by Dean Snow
Oxford & New York: Oxford University Press, 2018. Pp. xxii, 442.
Illus., maps, diagr., notes, biblio., index. $19.95 paper. ISBN: 019090061X
A Meticulous Account of the Battles at Saratoga
When 1777: Tipping Point at Saratoga was originally published in hardback in 2016, battlefield archaeologist Snow (Professor Emeritus, Penn State), was widely praised for his meticulous reconstruction of the chronology of the battle.
Snow opens with a chapter covering the events that led to the series of encounters that are commonly called the “Battle of Saratoga”. His next chapter takes a very detailed look at the Battle of Freeman’s Farm (Sept. 19th), in which the British under John Burgoyne arguably won, but was more essentially a draw, and a strategic win for the Americans under Horatio Gates. Snow follows with a chapter on the events over the next fortnight, which set the stage for the Battle of Bemis Heights (October 7th). Snow’s chapter on Bemis Heights is, if anything, even more detailed than that on Freeman’s Farm, and as is generally agreed, credits Benedict Arnold with the primary credit for the American victory. The final chapter covers the ten days from Bemis Heights to Burgoyne’s surrender, and is followed by an epilogue in which Snow considers the longer term consequences of the fighting, French intervention and, indirectly, Arnold’s treason.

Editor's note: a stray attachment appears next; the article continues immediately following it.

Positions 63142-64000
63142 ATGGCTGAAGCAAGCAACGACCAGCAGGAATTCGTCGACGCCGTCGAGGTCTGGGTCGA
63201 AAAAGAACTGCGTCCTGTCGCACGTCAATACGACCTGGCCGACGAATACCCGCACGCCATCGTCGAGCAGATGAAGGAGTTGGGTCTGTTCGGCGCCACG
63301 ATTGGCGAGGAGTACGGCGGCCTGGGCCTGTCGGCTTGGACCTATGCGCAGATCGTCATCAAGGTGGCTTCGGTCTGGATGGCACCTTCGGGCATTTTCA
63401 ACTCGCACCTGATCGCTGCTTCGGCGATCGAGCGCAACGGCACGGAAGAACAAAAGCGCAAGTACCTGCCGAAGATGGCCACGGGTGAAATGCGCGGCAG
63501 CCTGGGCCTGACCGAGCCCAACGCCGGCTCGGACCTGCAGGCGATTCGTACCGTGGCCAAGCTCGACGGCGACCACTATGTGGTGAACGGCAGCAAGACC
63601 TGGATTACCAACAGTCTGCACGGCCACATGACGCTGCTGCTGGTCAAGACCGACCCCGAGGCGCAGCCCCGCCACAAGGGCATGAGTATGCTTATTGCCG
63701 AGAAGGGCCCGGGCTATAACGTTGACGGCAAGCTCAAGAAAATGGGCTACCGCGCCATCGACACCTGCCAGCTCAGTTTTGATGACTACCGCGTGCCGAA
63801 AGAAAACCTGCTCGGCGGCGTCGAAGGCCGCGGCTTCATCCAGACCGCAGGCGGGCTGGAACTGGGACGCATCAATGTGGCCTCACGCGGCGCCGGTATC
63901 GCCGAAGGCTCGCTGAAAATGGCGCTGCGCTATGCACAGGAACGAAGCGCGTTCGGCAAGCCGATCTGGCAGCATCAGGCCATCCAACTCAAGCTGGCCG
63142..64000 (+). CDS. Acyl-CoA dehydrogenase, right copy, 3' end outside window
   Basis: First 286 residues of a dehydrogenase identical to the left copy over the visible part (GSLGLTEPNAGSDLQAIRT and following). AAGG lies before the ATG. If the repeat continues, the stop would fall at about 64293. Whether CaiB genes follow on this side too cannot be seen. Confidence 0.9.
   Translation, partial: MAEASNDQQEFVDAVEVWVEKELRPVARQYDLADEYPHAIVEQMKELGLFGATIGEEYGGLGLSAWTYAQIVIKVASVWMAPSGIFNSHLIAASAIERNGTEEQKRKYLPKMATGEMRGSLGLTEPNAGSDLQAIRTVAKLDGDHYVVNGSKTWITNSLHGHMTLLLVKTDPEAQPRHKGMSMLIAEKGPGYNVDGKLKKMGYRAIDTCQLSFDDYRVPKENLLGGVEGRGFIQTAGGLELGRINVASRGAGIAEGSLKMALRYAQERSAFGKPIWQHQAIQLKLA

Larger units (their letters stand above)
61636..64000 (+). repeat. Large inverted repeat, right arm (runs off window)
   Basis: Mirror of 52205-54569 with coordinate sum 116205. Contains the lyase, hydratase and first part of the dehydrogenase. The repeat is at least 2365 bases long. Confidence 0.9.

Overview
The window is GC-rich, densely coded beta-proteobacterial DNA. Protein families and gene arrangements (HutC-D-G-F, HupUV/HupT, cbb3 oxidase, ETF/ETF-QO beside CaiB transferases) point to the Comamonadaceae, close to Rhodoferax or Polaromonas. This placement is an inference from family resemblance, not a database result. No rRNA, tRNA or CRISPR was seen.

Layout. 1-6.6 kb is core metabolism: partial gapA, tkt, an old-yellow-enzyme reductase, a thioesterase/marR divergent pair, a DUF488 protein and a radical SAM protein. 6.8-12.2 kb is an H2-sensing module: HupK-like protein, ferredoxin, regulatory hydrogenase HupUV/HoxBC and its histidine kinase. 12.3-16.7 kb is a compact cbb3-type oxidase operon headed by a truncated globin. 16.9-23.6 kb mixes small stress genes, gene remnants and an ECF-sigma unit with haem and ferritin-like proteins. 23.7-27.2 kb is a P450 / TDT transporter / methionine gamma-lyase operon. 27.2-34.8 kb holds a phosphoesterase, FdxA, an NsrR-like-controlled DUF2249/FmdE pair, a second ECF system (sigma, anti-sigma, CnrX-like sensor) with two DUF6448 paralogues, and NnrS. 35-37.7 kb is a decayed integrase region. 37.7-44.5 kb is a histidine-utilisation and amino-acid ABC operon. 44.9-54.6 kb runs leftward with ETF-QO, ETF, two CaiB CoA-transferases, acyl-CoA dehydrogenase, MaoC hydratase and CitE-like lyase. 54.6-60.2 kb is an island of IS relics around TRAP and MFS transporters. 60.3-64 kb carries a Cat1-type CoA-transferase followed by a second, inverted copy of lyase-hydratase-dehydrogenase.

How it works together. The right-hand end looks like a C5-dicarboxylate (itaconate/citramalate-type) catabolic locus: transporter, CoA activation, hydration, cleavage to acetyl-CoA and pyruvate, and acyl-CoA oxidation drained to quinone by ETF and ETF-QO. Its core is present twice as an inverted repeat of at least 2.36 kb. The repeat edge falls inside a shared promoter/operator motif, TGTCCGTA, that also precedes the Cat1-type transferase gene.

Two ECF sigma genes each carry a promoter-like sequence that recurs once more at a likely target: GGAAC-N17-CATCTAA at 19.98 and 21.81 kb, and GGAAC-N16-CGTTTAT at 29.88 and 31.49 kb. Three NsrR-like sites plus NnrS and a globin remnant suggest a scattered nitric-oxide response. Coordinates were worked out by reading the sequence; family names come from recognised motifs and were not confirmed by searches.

At times Snow gives us an almost literally minute-by-minute look at events, shifting back and forth quickly between different corners of the theatre or the battlefield, and from the British to the American side of the front. Snow is adept at weaving technical details about organization, tactics, weaponry, uniforms, and other aspects of military practice into his narrative. For example, at one point he pauses his account of the action when a battery deploys for combat, for a concise, accurate, and readable explanation of how the artillerists prepared themselves for battle. Snow also offers us many word portraits of the men and women involved, some quite famous, such as Horatio Gates, Benedict Arnold, and John Burgoyne, but also on many men only on the stage of history for a moment.
Altogether 1777: Tipping Point at Saratoga is an excellent account of the battle that arguably insured American independence by encouraging French intervention, and worth a read by anyone with an interest in the Revolutionary War.
Note: 1777: Tipping Point at Saratoga is also available in hardback and several e-editions.